Onomastics (the study of names) is a significant resource for assessing the origins of Gospels traditions. The evidence in this chapter shows that the relative frequency of the various personal names in the Gospels corresponds well to the relative frequency in the full database of three thousand individual instances of names in the Palestinian Jewish sources of the period. This correspondence is very unlikely to have resulted from addition of names to the traditions, even within Palestinian Jewish Christianity, and could not possibly have resulted from the addition of names to the traditions outside Jewish Palestine, since the pattern of Jewish name usage in the Diaspora was very different. The usages of the Gospels also correspond closely to the variety of ways in which persons bearing the same very popular names could be distinguished in Palestinian Jewish usage. Again these features of the New Testament data would be difficult to explain as the result of random invention of names within Palestinian Jewish Christianity and impossible to explain as the result of such invention outside Jewish Palestine. All the evidence indicates the general authenticity of the personal names in the Gospels. (84)
This leads to his discussion of the Twelve. He begins by restating his thesis:
It is the contention of this book that, in the period up to the writing of the Gospels, gospel traditions were connected with named and known eyewitnesses, people who had heard the teaching of Jesus from his lips and committed it to memory, people who had witnessed the events of his ministry, death, and resurrection and themselves had formulated the stories about these events that they told. These eyewitnesses did not merely set going a process of oral transmission that soon went its own way without reference to them. They remained throughout their lifetimes the sources and, in some sense that may have varied for figures of central or more marginal significance, the authoritative guarantors of the stories they continued to tell. (93)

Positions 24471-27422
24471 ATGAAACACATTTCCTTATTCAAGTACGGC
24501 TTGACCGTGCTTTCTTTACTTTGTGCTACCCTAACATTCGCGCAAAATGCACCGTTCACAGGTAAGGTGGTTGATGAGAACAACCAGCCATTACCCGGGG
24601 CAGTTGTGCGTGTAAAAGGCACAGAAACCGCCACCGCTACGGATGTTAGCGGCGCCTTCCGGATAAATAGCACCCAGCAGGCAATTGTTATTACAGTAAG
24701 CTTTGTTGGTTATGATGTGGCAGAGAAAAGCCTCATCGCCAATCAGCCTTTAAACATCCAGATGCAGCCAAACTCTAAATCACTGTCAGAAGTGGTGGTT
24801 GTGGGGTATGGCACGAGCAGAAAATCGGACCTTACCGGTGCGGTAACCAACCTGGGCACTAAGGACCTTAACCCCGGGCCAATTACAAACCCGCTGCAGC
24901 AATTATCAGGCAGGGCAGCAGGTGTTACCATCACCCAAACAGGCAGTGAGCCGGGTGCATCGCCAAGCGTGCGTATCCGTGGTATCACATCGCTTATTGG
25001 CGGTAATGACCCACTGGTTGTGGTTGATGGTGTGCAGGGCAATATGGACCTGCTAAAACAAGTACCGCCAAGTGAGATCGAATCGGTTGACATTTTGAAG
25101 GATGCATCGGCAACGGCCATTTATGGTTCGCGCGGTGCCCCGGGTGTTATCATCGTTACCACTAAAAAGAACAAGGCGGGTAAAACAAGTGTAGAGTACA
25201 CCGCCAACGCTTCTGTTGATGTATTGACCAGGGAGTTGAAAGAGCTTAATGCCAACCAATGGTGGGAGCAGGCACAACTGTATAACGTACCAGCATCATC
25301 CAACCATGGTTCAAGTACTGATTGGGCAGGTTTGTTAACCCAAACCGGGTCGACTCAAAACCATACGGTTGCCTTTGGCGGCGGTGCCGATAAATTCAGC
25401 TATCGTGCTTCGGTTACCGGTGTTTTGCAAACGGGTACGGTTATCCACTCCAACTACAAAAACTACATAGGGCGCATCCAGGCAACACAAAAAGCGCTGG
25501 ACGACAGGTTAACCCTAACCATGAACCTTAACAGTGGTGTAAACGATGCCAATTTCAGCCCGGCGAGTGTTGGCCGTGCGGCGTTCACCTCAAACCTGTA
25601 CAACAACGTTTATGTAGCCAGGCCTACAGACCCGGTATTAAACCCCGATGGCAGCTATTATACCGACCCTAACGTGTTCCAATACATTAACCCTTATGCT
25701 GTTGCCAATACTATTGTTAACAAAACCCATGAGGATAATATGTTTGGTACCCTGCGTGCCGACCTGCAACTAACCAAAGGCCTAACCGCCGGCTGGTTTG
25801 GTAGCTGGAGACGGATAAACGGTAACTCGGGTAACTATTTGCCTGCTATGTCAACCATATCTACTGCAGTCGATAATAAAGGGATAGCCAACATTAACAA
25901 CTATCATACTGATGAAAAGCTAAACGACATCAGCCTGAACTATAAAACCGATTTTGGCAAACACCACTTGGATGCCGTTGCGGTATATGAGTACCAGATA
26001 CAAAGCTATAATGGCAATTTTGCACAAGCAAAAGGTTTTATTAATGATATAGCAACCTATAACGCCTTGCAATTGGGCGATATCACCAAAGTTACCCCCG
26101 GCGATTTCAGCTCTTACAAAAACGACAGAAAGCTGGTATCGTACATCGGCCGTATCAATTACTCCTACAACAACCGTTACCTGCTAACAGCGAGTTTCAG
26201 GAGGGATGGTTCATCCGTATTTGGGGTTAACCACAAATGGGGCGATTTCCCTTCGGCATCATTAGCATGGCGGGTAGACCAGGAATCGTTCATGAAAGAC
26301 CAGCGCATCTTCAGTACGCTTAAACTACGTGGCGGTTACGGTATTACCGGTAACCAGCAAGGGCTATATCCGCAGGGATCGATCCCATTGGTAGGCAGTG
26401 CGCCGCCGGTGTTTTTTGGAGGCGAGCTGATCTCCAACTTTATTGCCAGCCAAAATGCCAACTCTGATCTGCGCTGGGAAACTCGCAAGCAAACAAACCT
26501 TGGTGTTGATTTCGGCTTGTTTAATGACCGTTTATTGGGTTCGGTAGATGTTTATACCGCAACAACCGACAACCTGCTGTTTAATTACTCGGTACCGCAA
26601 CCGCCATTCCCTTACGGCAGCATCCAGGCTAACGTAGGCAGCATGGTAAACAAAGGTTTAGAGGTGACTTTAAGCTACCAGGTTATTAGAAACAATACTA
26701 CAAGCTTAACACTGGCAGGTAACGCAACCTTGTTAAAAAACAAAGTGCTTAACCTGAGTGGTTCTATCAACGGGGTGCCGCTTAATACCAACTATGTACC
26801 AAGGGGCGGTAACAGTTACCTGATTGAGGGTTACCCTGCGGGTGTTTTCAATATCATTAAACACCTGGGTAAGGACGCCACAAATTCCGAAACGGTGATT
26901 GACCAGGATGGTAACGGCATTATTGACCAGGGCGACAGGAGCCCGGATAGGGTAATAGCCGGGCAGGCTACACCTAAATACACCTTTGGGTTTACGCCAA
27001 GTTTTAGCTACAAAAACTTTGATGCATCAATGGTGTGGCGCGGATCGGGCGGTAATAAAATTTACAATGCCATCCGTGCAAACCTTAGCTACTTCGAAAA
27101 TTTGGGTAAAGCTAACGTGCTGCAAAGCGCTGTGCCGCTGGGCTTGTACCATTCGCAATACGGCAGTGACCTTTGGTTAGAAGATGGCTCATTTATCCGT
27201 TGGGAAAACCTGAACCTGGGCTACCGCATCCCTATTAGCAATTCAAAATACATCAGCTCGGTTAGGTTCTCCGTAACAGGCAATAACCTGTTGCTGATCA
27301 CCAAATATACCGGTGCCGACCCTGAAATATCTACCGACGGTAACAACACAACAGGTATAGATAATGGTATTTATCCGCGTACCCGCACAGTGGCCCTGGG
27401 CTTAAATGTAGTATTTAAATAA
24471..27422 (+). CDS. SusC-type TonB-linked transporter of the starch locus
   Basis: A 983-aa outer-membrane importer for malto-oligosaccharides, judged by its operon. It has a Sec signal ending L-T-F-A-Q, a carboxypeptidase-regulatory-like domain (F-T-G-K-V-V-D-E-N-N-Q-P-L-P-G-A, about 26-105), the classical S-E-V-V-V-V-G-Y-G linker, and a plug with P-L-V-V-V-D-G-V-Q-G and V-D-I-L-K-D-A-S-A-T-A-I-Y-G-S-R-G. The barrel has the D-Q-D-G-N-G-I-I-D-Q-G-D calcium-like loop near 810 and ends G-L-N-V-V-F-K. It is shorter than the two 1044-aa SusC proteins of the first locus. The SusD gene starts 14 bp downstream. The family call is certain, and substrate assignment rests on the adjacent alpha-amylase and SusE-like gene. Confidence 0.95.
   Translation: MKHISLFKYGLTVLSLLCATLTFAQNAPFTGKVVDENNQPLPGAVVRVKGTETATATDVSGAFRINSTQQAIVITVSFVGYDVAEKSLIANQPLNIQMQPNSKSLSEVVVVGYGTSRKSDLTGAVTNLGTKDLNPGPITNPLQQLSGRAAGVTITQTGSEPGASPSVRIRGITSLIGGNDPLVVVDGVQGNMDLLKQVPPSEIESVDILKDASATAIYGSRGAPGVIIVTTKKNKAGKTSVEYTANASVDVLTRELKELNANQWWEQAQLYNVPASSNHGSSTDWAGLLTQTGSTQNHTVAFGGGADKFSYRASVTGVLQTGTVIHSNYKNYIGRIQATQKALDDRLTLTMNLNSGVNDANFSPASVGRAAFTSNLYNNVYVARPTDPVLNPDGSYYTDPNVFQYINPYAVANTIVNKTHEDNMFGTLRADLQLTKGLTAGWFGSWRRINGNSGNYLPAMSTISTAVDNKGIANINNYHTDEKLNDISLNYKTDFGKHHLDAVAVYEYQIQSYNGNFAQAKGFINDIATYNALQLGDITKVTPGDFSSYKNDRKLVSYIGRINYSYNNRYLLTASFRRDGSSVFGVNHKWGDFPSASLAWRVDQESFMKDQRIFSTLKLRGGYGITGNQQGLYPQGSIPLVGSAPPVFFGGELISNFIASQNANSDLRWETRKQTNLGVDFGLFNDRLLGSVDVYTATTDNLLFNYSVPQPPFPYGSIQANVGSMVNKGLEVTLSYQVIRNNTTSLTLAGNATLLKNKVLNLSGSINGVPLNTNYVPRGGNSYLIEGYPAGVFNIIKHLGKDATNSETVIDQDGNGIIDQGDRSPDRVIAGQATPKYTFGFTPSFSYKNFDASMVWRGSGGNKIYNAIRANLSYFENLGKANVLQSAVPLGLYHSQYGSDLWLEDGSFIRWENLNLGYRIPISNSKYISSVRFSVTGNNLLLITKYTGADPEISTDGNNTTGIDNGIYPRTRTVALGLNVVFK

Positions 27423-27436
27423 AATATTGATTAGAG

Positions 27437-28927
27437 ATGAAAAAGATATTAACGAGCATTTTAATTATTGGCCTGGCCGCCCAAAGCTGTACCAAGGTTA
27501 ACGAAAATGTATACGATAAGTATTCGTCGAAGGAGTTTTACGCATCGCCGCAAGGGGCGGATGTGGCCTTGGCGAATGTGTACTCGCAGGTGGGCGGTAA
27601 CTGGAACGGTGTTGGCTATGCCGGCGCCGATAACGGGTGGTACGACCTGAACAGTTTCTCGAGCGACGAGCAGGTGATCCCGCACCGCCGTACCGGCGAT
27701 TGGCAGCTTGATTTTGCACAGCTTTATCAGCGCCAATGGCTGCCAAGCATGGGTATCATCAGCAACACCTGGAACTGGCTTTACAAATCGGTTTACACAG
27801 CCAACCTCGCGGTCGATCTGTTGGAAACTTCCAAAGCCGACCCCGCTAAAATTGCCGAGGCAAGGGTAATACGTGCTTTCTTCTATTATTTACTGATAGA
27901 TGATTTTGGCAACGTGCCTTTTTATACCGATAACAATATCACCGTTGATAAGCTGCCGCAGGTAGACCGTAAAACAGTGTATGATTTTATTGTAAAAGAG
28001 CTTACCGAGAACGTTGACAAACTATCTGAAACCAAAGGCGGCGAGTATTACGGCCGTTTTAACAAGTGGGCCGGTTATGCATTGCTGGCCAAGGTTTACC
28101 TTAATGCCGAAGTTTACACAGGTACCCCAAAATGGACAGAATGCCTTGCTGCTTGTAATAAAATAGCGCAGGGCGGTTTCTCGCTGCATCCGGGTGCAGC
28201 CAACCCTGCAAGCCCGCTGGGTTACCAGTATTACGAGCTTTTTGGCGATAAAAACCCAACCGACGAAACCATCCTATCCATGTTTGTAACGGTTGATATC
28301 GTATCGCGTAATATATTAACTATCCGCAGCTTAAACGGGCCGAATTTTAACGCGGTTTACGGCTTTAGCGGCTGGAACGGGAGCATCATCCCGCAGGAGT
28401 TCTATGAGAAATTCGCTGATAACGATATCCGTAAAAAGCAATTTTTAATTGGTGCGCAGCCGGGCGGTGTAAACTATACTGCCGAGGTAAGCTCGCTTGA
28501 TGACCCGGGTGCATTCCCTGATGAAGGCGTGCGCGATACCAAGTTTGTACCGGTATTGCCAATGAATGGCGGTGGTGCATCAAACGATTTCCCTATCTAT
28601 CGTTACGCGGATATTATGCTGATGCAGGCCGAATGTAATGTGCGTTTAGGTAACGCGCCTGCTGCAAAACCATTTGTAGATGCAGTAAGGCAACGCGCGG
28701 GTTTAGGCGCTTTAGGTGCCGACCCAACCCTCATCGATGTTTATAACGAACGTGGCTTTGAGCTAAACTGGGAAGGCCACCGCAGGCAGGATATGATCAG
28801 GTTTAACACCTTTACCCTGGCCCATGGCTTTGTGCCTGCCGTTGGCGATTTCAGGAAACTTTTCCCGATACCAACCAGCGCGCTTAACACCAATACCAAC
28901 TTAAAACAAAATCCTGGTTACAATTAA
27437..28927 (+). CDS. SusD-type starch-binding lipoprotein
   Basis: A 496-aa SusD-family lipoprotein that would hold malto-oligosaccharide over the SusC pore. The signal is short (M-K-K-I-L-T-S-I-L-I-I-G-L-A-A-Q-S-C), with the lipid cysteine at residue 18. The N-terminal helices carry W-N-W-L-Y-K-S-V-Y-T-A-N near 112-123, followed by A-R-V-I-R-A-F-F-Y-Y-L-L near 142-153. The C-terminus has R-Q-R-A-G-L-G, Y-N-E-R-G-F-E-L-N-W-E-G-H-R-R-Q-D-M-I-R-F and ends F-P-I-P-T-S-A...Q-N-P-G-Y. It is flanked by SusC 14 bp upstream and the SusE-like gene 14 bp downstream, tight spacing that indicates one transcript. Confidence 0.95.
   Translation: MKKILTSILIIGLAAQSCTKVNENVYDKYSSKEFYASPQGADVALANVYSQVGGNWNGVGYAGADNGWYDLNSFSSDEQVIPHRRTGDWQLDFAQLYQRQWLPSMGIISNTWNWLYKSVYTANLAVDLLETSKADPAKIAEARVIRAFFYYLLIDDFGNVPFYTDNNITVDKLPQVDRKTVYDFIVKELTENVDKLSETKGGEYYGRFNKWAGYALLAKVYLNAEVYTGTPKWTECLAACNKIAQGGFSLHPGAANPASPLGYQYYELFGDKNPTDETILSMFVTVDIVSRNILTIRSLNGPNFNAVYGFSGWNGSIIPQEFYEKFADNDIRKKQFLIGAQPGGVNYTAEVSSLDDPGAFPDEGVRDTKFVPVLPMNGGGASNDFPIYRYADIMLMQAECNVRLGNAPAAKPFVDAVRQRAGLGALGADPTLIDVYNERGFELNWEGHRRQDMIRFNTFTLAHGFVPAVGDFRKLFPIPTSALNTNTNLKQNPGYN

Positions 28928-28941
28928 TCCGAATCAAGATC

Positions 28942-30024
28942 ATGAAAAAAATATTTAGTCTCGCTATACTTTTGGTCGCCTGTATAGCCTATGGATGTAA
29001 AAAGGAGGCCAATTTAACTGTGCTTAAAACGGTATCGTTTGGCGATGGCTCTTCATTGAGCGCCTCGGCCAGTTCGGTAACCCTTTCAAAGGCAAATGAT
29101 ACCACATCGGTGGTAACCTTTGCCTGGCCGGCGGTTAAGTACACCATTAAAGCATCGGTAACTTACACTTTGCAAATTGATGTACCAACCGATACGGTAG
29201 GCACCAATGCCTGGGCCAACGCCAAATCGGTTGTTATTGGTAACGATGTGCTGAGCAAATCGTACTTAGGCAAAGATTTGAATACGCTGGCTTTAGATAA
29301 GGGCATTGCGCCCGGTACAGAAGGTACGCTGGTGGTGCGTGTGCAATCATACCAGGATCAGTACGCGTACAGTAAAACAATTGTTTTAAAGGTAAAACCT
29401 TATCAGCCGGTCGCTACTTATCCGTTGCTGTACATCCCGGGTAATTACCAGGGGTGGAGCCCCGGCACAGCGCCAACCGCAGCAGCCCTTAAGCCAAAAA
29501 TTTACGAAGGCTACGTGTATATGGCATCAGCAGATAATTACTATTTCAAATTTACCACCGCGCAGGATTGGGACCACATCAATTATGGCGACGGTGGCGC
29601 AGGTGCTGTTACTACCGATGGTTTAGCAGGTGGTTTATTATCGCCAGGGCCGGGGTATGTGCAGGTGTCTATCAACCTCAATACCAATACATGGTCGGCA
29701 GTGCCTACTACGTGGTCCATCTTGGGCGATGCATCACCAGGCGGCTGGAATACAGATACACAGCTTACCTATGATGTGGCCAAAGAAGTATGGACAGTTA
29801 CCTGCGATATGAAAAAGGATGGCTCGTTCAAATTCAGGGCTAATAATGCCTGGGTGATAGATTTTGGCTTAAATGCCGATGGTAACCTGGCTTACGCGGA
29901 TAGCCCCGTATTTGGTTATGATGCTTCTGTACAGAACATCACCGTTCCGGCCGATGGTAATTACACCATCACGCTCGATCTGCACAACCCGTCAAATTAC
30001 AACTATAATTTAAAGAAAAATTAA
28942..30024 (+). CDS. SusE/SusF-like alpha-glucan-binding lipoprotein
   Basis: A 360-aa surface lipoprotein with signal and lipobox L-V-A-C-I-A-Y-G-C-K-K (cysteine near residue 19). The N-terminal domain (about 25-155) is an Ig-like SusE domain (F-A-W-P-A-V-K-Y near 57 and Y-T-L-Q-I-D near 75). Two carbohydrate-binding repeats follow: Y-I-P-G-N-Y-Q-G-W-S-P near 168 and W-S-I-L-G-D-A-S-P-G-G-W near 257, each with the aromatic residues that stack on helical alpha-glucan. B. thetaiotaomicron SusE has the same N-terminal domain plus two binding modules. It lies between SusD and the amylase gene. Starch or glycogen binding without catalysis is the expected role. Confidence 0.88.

Being that the Twelve serve as the inner circle of Jesus' ministry, they are important to Christianity. Some, like Peter, Matthew, and John, would go on to contribute to the New Testament. In addition to this, however, Bauckham points out that they were eyewitnesses to the events recorded in the Gospels and the writers mention them by name.

It is for this very reason that the Synoptics include similar lists of the twelve. Though some of the disciples play little to no role in the narrative, Bauckham argues, they did play a major role in the formation of the Gospels as the main eyewitnesses. Bauckham writes:
However, it could well be that the Twelve are listed as the official body of eyewitnesses who formulated and authorized the core collection of traditions in all three Synoptic Gospels. They are named, not as the authorities for this or that specific tradition, but as responsible for the overall shape of the story of Jesus and much of its content. (97)
Though there are a few minor differences between the three lists, Bauckham argues we can be certain of their accuracy. The evidence he points to is how the Twelve are identified. As the above list shows, many of the ways the Jews wrote peoples names are reserved for us in these lists of the Twelve.

Why does all of this matter? For reasons that will be examined more in later chapters, Bauckham shows that because these lists reflect a historic group of twelve followers of Jesus and the writers of the Gospels present them as key eyewitnesses of their books, we can be confident that the Gospels are not oral legends, traditions, or myth. Instead, the Gospels present strong eyewitness evidence for the events they record including the miracles, the teachings, the crucifixion, and the resurrection. Furthermore, how the Twelve are identified follow the same pattern common in 1st century Israel adding strength to Bauckham's thesis that the Gospels are eyewitness accounts of historic events written by and collaborated with those who were there.

For more:
"The Historical Jesus": A Lecture by Ben Witherington
"The Story of Jesus" Documentary
We've All Heard This Before: "Zealot" and the Same Search For the Missing Jesus  
12 Proofs of Jesus' Deity From the Synoptic Gospels
Ravi Zacharias' 12 Arguments For the Historicity of the Resurrection
"The Case For Christianity" Documentaries
"Raised With Christ" by Adrian Warnock: A Review
NT Wright: Did Jesus Really Rise From the Dead?
"The Jesus Inquest" by Charles Foster: A Review
"The Case for Easter"
"The Case For the Real Jesus" by Lee Strobel
"The Case For Christianity" Documentaries
The Quest For the Historical Satan: The Entire Series
Post a Comment